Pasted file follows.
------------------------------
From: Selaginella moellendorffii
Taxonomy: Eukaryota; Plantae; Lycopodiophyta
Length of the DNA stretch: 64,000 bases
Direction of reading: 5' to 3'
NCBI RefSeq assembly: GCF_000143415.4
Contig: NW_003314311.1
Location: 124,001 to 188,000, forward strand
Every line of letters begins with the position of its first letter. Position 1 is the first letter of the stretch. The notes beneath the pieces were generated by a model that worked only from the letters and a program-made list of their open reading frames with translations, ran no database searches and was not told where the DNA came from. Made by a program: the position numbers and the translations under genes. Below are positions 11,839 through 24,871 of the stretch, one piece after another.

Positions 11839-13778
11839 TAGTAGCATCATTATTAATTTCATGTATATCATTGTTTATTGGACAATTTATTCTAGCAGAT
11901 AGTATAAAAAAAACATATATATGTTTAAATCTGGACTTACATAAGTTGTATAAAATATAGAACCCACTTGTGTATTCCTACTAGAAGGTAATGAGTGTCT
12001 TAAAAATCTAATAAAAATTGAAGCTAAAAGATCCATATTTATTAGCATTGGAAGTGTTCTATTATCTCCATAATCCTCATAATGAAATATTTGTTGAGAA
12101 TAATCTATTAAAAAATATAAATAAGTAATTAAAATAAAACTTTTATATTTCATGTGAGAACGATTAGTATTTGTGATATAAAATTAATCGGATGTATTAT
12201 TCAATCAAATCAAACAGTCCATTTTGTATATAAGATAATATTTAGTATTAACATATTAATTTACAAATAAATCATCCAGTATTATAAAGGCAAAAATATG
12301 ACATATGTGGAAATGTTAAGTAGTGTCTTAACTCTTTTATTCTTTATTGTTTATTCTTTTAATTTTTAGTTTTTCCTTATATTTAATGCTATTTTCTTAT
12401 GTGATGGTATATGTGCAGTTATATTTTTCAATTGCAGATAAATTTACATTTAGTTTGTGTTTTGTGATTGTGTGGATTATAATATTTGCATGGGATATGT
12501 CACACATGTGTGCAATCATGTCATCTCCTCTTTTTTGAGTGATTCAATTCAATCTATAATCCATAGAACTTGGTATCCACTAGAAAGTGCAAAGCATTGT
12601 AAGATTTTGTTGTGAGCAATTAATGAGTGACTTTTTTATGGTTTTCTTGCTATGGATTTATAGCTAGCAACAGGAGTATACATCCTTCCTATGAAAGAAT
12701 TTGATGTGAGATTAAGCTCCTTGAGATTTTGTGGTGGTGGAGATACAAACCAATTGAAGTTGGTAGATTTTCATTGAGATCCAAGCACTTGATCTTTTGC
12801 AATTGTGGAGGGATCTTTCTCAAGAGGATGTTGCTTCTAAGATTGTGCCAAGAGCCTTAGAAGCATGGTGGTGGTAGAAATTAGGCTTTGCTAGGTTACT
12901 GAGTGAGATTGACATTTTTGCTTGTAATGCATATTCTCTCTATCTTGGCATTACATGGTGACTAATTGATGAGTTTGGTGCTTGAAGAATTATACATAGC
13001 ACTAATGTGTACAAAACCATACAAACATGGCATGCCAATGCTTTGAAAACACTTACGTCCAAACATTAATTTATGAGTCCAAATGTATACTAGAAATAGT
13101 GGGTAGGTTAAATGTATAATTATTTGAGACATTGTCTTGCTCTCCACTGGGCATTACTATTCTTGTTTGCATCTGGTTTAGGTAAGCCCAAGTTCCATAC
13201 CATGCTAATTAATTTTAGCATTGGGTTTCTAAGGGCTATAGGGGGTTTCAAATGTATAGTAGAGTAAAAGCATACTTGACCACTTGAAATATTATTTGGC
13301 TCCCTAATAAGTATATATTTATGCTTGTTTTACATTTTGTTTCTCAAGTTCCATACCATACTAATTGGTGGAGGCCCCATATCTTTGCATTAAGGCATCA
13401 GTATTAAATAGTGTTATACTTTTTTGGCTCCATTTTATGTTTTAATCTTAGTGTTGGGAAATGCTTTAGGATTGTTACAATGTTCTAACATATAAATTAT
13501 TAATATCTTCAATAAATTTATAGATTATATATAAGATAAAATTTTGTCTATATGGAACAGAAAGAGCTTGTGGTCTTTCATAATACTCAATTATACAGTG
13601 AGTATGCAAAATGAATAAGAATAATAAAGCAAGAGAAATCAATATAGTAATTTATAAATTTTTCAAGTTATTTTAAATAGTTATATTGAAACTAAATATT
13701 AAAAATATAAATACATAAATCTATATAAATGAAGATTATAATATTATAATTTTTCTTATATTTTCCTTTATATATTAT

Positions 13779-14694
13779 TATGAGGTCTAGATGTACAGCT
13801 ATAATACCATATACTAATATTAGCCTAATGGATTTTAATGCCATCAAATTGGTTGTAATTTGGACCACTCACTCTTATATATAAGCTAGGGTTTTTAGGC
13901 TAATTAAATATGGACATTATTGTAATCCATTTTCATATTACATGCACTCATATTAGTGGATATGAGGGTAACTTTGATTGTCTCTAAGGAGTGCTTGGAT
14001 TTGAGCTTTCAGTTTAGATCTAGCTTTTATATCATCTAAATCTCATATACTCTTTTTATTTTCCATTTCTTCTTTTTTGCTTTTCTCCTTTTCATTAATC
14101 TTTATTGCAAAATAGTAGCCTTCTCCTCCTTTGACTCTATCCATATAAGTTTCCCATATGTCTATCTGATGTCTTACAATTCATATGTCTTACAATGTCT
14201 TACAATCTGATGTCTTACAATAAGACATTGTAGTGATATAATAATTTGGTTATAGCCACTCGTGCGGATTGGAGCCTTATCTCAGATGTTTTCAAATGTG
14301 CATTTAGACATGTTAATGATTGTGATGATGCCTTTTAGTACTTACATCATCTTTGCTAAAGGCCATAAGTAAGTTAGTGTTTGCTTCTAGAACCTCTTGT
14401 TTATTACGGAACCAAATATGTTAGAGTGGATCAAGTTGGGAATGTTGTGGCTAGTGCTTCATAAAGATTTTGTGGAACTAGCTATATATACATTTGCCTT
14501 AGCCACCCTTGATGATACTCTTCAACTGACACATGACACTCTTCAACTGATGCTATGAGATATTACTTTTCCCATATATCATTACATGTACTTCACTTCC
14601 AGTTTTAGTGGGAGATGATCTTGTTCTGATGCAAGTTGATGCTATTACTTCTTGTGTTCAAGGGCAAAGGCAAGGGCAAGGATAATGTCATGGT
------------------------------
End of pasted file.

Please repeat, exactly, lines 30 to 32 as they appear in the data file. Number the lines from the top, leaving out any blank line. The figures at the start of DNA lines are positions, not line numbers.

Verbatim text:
Positions 13779-14694
13779 TATGAGGTCTAGATGTACAGCT
13801 ATAATACCATATACTAATATTAGCCTAATGGATTTTAATGCCATCAAATTGGTTGTAATTTGGACCACTCACTCTTATATATAAGCTAGGGTTTTTAGGC